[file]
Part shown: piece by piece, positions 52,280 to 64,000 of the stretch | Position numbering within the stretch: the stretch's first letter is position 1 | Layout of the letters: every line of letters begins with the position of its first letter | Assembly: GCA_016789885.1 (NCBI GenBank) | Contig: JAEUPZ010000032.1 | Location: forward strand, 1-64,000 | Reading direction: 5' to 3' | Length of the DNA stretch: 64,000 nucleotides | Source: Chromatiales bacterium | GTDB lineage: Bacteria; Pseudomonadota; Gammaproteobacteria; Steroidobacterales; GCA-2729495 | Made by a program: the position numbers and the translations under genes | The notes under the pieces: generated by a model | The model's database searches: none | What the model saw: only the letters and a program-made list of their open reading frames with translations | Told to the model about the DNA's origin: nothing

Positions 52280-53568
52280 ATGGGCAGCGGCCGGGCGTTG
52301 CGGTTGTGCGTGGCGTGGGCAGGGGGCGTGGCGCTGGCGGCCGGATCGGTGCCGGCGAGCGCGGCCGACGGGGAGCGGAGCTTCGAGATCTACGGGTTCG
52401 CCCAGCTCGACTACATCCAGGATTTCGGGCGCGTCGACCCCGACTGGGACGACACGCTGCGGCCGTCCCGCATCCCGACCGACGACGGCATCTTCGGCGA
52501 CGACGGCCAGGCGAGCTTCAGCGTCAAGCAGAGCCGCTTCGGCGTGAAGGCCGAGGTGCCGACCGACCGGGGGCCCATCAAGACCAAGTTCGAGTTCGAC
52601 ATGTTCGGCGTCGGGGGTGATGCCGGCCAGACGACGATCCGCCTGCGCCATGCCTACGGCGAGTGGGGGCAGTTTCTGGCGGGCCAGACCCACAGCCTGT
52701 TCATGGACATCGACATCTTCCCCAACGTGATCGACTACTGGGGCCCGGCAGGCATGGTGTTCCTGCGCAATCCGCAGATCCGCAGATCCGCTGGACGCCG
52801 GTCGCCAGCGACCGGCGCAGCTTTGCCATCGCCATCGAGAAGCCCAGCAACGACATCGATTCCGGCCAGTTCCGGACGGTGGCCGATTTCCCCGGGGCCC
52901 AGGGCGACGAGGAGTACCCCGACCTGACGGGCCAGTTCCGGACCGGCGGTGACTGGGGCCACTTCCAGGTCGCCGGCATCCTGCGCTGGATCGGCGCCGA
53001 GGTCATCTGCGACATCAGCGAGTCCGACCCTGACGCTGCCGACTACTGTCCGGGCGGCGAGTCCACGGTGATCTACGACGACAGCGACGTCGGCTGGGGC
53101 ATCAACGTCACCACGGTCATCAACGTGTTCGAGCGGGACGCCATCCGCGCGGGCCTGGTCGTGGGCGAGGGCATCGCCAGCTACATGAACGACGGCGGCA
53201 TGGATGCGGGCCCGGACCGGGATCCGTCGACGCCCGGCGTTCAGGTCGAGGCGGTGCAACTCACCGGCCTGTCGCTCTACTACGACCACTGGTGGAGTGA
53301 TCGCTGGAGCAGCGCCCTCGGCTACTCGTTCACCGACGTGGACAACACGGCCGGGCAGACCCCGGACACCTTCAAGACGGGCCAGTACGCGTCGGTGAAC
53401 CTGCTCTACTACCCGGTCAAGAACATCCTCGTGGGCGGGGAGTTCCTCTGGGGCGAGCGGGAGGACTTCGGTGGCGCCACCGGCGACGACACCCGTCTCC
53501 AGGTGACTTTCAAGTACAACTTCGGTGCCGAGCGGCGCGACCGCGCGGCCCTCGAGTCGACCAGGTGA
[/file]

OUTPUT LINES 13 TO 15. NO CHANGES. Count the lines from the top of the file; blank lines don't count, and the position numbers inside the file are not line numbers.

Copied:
53201 TGGATGCGGGCCCGGACCGGGATCCGTCGACGCCCGGCGTTCAGGTCGAGGCGGTGCAACTCACCGGCCTGTCGCTCTACTACGACCACTGGTGGAGTGA
53301 TCGCTGGAGCAGCGCCCTCGGCTACTCGTTCACCGACGTGGACAACACGGCCGGGCAGACCCCGGACACCTTCAAGACGGGCCAGTACGCGTCGGTGAAC
53401 CTGCTCTACTACCCGGTCAAGAACATCCTCGTGGGCGGGGAGTTCCTCTGGGGCGAGCGGGAGGACTTCGGTGGCGCCACCGGCGACGACACCCGTCTCC